Months ago a friend of mine asked me to watch the movie Blackfish with her. I said yes, of course. Trixi and I, despite being separated by an ocean, have watched many movies together via the internet and it has always proven to be a fun time. So when she asked me to watch Blackfish, I agreed without much thought. Trixi, among her many passions, has always been a strong orca enthusiast. Almost everything I know about killer whales has been directly related to some discussion I’ve had with her, or from some movie or article she’s had me read/watch. I went into the movie Blackfish with this in mind – that watching this documentary would be one more added dose of killer whale information from Trixi.
But it was more than that.
Blackfish takes you through the history and current state of the orcas that are in captivity in the marine parks, most specifically at SeaWorld. It’s a heart wrenching film, and Trixi and I spent the time ranting back and forth about the injustice going on while we cried our eyes out.
Fast forward to a week or so ago, Trixi brings me another movie about orcas. This one was called The Whale, and focused on the life of one orca named Luna, who had been separated from his family, and ended up befriending the human community. This documentary was a little different in the way of information. It wasn’t so much about the harsh treatment of orcas, but really showed the personality and behavior of these wonderful creatures. It was shortly after watching this movie together that Trixi told me she was going to adopt a whale.
Yes, I know. It sounds ludicrous. How do you adopt a whale? Why would you adopt a whale?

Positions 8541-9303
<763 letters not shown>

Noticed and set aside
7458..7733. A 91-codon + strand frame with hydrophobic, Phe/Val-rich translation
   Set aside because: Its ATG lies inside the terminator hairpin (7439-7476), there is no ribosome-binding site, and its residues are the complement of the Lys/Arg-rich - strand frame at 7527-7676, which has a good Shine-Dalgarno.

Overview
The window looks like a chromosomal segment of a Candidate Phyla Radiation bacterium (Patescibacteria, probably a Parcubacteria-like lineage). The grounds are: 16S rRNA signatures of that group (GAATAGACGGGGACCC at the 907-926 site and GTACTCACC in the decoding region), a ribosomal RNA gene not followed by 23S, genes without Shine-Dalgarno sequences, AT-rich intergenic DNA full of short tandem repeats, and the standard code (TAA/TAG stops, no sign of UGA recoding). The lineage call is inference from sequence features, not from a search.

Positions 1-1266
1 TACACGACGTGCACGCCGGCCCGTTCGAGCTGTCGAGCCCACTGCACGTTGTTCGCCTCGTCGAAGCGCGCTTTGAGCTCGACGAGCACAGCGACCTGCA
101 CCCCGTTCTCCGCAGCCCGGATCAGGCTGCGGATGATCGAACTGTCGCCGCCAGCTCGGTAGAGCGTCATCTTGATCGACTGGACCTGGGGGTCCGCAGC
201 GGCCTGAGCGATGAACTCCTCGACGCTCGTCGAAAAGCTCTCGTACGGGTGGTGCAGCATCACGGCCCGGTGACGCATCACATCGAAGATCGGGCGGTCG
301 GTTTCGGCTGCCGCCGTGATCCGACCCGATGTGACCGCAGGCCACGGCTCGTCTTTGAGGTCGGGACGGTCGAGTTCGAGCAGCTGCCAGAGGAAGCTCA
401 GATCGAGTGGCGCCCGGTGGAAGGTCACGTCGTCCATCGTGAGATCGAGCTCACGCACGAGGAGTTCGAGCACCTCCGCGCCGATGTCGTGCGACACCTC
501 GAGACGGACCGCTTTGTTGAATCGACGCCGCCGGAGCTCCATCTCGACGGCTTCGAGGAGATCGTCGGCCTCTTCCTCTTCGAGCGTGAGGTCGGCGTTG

Like all great causes, continuing research and education on the world of orcas takes money. Enter The Whale Museum. Since 1979, The Whale Museum in Washington (state) has focused on researching and compiling information about the resident whale populations and sharing that information with the public. When killer whales started being captured for marine parks, they founded the Orca Adoption Program. Someone came up with the brilliant idea to give each killer whale a name and to track each ones history. From there, it wasn’t hard to get people involved. With a name and bio, the whales became more than just “things” swimming in the ocean. They had personalities and a family tree you could look at. The program took off, and through it, The Whale Museum has been able to do a lot of good for the Southern Resident whale population.
So here I was, listening to Trixi talking about adopting a whale and how she wanted me to help her pick one out. I agreed because, well, why wouldn’t I? How many times in life do you get the opportunity to pick out a killer whale for your friend to adopt? She gave me the link to The Whale Museum’s website, and off I went to look at dozens of pictures of orcas.
Each one had a name and a number assigned to it (i.e. “J-89 Jimmy”). Some were listed under “J-Pod” “L-Pod” or “K-Pod” – the pods being the different family groups. The pictures ranged from orcas popping their heads just above the surface of the water, to full jump-shots (also known as breaching) where you could see their whole body. All of them were beautiful and you could click on the pictures to read a short bio on each whale. It was very cool, and I quickly found myself wanting to get involved. I read through the adoption information, which told me what the money would be used for and what I, as an adopter, would receive in return.